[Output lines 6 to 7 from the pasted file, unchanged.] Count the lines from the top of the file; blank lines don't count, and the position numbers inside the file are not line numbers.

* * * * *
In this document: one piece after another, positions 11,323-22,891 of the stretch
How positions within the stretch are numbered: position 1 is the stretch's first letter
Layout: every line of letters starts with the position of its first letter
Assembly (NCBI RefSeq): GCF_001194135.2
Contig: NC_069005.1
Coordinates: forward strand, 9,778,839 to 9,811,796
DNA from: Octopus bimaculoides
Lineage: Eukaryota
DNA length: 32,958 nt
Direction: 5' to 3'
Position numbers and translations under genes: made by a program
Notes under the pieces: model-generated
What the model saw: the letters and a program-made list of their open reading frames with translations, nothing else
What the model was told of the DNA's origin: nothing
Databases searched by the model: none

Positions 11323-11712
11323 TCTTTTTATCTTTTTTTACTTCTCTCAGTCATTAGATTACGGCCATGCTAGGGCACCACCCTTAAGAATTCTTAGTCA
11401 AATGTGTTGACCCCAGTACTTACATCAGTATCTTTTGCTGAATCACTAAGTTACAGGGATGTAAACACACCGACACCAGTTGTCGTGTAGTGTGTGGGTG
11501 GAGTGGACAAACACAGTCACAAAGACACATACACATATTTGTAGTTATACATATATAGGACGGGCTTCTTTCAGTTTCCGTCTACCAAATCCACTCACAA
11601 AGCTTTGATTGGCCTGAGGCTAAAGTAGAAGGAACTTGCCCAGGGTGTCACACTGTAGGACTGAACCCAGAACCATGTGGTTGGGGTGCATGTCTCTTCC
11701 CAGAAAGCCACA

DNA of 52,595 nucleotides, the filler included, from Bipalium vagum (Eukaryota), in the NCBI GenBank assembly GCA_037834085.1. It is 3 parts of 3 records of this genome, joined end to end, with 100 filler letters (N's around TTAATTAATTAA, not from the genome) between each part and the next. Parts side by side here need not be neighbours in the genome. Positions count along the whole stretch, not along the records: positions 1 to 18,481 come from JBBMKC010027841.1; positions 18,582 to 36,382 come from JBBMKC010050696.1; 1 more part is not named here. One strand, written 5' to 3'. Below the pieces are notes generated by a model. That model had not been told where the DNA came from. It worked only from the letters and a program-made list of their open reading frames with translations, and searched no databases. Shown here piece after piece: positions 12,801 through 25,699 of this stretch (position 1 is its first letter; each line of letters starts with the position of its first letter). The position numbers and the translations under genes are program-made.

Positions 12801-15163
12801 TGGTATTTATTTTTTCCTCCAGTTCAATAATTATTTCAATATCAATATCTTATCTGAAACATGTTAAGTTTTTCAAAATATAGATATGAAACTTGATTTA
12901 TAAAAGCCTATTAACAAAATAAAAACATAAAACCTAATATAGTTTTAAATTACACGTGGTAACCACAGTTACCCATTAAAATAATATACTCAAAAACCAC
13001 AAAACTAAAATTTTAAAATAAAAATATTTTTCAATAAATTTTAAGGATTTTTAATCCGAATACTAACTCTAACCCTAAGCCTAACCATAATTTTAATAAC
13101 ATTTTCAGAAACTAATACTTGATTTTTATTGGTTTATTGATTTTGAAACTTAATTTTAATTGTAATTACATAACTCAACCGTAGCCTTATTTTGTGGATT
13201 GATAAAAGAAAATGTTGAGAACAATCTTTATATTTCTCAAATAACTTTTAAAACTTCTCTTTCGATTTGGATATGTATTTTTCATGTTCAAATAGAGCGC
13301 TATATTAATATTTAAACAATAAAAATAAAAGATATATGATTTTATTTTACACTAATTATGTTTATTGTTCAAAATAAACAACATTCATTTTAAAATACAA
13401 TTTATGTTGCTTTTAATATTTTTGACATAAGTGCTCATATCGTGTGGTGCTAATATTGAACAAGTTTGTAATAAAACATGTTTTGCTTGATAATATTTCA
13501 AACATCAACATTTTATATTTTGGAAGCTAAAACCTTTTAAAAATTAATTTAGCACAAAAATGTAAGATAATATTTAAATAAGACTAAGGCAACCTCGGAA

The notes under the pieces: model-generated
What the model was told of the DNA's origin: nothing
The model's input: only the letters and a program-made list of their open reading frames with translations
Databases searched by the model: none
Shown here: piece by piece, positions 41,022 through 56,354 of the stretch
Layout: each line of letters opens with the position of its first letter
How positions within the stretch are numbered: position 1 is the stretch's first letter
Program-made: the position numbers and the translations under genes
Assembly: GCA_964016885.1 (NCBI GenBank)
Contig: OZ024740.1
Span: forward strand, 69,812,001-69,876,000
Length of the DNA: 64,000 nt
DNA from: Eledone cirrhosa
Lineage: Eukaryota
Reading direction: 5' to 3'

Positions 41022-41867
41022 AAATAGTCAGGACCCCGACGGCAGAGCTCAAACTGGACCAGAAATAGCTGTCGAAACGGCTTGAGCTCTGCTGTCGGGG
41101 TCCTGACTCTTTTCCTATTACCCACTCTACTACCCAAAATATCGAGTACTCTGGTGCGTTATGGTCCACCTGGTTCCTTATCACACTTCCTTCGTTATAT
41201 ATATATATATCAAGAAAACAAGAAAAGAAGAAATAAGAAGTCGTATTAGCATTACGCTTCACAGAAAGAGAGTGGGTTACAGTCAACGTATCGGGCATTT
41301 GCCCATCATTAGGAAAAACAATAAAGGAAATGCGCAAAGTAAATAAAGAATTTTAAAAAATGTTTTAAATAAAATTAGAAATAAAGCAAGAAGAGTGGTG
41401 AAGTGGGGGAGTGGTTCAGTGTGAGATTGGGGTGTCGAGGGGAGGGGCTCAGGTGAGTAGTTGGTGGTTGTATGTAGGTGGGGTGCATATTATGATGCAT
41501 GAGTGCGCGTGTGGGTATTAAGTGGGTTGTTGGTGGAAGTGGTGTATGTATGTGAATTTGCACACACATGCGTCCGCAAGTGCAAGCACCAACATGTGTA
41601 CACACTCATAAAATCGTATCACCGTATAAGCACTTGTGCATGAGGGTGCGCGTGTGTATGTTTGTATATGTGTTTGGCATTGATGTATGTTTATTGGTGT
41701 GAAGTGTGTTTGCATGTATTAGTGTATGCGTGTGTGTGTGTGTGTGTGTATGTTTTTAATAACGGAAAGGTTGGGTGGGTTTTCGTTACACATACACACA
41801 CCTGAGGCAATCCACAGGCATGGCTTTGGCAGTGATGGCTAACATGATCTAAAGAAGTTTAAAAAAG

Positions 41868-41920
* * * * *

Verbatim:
Coordinates: forward strand, 9,778,839 to 9,811,796
DNA from: Octopus bimaculoides